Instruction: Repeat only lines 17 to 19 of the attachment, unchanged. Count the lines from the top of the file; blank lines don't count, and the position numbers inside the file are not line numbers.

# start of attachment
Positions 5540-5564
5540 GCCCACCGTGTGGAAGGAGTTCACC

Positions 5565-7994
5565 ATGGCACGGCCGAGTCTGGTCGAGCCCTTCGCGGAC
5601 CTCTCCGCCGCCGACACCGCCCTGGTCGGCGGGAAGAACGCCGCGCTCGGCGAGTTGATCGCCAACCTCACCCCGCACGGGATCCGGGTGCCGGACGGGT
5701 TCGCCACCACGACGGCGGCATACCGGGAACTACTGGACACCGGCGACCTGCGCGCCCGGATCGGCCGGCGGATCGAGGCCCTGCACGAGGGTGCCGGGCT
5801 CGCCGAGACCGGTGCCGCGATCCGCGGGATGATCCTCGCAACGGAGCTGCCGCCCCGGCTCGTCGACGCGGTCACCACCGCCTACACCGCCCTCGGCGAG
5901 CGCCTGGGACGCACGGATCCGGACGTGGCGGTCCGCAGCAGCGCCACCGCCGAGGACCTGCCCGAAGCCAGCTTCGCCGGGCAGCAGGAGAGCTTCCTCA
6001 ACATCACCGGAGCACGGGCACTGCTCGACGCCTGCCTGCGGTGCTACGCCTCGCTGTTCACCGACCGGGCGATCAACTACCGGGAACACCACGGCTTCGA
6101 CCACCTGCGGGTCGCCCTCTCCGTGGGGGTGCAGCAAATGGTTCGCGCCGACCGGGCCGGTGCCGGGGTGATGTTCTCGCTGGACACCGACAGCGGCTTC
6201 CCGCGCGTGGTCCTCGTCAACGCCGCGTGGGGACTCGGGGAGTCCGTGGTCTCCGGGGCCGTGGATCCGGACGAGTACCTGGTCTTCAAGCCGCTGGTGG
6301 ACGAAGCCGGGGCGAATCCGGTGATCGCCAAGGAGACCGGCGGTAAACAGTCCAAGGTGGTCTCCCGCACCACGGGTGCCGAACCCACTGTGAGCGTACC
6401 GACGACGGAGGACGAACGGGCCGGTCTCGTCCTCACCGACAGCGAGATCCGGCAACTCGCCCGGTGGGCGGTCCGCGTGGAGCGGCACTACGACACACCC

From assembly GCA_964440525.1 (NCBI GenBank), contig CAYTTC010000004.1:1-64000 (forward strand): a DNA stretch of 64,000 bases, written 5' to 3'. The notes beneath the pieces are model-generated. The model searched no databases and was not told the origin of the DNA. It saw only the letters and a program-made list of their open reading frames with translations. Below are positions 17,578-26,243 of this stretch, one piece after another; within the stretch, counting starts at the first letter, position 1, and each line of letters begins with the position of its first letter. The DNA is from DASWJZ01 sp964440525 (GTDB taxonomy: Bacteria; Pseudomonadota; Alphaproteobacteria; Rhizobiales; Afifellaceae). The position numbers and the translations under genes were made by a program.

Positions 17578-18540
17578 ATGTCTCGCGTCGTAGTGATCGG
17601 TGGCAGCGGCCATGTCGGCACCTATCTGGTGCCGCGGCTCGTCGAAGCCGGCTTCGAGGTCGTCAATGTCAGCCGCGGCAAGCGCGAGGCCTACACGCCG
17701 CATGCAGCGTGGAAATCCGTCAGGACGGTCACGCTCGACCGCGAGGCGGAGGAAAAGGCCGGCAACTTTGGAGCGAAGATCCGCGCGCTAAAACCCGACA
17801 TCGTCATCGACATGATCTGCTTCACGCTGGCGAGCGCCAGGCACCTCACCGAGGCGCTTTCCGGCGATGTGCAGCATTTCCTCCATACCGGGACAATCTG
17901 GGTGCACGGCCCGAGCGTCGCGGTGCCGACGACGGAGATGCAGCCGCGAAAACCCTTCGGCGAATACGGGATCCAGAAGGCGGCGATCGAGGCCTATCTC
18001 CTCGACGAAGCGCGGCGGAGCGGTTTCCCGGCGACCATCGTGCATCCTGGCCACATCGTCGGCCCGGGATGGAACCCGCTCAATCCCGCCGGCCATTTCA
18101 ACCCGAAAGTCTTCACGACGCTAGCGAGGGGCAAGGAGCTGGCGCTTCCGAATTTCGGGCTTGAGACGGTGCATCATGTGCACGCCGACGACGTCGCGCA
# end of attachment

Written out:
17601 TGGCAGCGGCCATGTCGGCACCTATCTGGTGCCGCGGCTCGTCGAAGCCGGCTTCGAGGTCGTCAATGTCAGCCGCGGCAAGCGCGAGGCCTACACGCCG
17701 CATGCAGCGTGGAAATCCGTCAGGACGGTCACGCTCGACCGCGAGGCGGAGGAAAAGGCCGGCAACTTTGGAGCGAAGATCCGCGCGCTAAAACCCGACA
17801 TCGTCATCGACATGATCTGCTTCACGCTGGCGAGCGCCAGGCACCTCACCGAGGCGCTTTCCGGCGATGTGCAGCATTTCCTCCATACCGGGACAATCTG